How to Make the Most of Office Space on a Budget

How to Make the Most of Office Space on a BudgetThinking of starting a small business? You’re certainly not alone. Small businesses are on the rise in America; according to the U.S. Small Business Administration, the number of small businesses has increased by almost 50% since 1982!

However, despite the surge in popularity over recent years, starting a small business can still be a daunting challenge to the entrepreneurial-minded individual. With lots of initial hurdles to overcome, many small businesses fold within the first year.

But there’s still plenty of hope! By maximizing revenue while minimizing overhead in those early years, many small business owners can set themselves on a solid foundation for success from the start. Do you need the biggest and best equipment on Day 1? How much space do you need for your workforce? Can you live without that can’t-live-without software for a few months? Putting together a plan that accounts for immediate, short-term, and long-term needs is essential, especially when it comes to finding an office.

While it can be tempting to sign on the dotted line for a new workspace immediately, there are tips that every small business owner should take into account to increase your survival rate right off the bat. Here are the top 3 ways to make the most of an office space on a budget.

#1: Share and Share Alike

Everybody knows that sharing is caring, so why not apply it to your small business? There are plenty of shared office spaces where people use exactly what they need when they need it. What a perfect option for a new, growing small business! Ditch the shackles of a long-term lease until your business growth is stabilized and enjoy the benefits of coworking (not to be confused with co-working) in a shared office near you. From temporary conference rooms to full-blown collaborative spaces, sharing an office is a fantastic resource for the newly minted business.

#2: Lease Your Equipment

Why buy before you try? Equipment leasing takes the investment out of initial start up costs, which is an especially attractive option for those with a tight cash flow. From printers to desks, computers, and everything in between, equipment leasing gives small business owners flexible options for preserving capital while they sort out their initial equipment needs. Plus, when you lease equipment rather than purchasing it outright, you may be eligible for special tax benefits! Equipment leasing also allows small businesses to preserve cash for those unexpected occurrences and emergencies to remain flexible, agile, and ready for anything.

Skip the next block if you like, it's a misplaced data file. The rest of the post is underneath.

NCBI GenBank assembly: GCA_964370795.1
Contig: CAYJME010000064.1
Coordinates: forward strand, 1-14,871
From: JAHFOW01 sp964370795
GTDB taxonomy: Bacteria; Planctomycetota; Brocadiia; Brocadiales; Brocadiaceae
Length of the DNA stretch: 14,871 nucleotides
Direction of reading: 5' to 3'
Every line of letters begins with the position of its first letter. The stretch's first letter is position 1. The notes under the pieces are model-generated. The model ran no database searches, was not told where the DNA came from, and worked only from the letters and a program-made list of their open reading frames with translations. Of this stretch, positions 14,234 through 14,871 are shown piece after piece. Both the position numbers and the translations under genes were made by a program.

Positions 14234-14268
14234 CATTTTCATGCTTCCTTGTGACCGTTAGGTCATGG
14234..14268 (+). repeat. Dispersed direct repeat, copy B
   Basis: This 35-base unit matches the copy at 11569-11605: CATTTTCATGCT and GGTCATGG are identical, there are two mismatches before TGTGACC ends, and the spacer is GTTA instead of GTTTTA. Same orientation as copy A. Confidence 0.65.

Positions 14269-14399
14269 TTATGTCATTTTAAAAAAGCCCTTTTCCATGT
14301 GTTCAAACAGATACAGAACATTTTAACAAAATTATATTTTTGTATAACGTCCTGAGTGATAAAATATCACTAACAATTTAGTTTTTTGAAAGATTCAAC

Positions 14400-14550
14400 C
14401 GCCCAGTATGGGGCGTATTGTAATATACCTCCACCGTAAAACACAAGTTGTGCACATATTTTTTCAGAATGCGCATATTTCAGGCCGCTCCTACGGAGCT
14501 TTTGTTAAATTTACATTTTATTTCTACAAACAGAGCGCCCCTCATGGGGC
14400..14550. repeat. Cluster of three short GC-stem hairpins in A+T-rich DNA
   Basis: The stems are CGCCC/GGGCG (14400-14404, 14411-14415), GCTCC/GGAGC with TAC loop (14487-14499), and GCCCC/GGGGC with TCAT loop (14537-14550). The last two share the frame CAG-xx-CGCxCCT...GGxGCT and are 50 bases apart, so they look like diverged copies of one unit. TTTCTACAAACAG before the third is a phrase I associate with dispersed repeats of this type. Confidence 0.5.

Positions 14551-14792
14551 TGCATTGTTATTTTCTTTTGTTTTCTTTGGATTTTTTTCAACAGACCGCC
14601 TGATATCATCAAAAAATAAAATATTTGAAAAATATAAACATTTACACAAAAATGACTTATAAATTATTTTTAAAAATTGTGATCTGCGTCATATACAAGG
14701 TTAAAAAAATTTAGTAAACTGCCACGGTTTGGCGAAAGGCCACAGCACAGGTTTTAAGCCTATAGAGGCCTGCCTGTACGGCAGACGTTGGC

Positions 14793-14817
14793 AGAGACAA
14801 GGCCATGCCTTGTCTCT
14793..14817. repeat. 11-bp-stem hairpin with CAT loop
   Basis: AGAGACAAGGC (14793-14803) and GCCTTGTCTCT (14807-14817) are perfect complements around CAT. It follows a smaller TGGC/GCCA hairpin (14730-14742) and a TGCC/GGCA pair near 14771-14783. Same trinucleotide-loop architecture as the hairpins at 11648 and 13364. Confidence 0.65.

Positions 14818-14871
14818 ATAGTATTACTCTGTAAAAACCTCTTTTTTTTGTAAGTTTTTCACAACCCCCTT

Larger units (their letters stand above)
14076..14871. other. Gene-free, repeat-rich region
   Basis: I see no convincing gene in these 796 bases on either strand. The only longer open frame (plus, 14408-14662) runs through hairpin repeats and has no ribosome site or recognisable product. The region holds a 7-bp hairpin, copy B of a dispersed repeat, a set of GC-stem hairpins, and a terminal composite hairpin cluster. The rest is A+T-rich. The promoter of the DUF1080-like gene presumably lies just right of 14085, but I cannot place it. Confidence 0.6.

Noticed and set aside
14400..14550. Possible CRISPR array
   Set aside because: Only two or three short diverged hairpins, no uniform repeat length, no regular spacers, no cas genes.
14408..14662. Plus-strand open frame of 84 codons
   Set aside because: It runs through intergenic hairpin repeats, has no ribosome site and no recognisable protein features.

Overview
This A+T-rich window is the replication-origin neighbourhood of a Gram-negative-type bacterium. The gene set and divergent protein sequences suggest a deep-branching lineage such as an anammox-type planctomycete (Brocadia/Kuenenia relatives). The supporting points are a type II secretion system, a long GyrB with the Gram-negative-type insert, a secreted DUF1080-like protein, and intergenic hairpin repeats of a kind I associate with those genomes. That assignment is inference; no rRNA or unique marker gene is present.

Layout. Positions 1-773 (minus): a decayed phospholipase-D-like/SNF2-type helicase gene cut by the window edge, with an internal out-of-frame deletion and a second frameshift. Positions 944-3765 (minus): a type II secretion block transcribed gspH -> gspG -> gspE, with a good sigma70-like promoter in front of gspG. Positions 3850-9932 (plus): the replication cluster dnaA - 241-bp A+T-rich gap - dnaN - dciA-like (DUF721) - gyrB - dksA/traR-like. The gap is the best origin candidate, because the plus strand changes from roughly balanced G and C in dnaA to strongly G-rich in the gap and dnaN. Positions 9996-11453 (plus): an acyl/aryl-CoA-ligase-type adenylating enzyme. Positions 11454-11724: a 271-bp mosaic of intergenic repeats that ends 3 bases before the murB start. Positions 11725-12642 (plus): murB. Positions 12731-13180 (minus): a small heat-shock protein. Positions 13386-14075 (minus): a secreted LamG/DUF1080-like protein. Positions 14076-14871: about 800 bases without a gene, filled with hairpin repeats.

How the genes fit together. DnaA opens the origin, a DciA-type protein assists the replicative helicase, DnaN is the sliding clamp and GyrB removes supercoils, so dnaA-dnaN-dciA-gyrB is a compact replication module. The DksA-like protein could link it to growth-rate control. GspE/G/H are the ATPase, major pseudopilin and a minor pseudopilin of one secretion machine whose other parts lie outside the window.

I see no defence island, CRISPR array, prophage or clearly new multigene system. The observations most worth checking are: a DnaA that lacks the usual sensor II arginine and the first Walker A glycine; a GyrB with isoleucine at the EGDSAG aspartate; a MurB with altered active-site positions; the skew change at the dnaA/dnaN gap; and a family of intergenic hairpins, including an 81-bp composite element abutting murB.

#3: Negotiate, Negotiate, Negotiate

You’d be amazed at how eager other professionals are to help launch small businesses. If you found that committing to an office space is the best option for you, see if you can negotiate a lower monthly rent in exchange for a longer-term lease. Or, consider what your small business provides – are you able to barter your goods or services in exchange for something you need? If you’ve discovered a new software program that comes with a hefty price tag but could potentially maximize your productivity rate, inquire about a free trial before committing. You’ll never know how much can be accomplished and how far you can go by simply asking.

There are plenty of tips for small business owners either just starting out looking for a workspace or taking their business to the next level with a brand-new office. Shortcuts generally don’t pay off, but there are certainly some underused resources out there that directly contribute to the success of small businesses. Whether equipment leasing or coworking is right for you, we hope that your small business finds success and stays within budget with these suggestions!

Author Bio: Taylor Miller is a contributor to the small business center blog at National Funding and regularly writes about small business loans, equipment leasing and merchant account services.

One thought on “How to Make the Most of Office Space on a Budget

  1. Consider outsourcing your back office processes. Payroll, bookkeeping, and even invoicing and billing can be moved out of house. This frees up physical space and time in your business so you can work smarter without overloading a smaller staff with time-consuming day-to-day operations.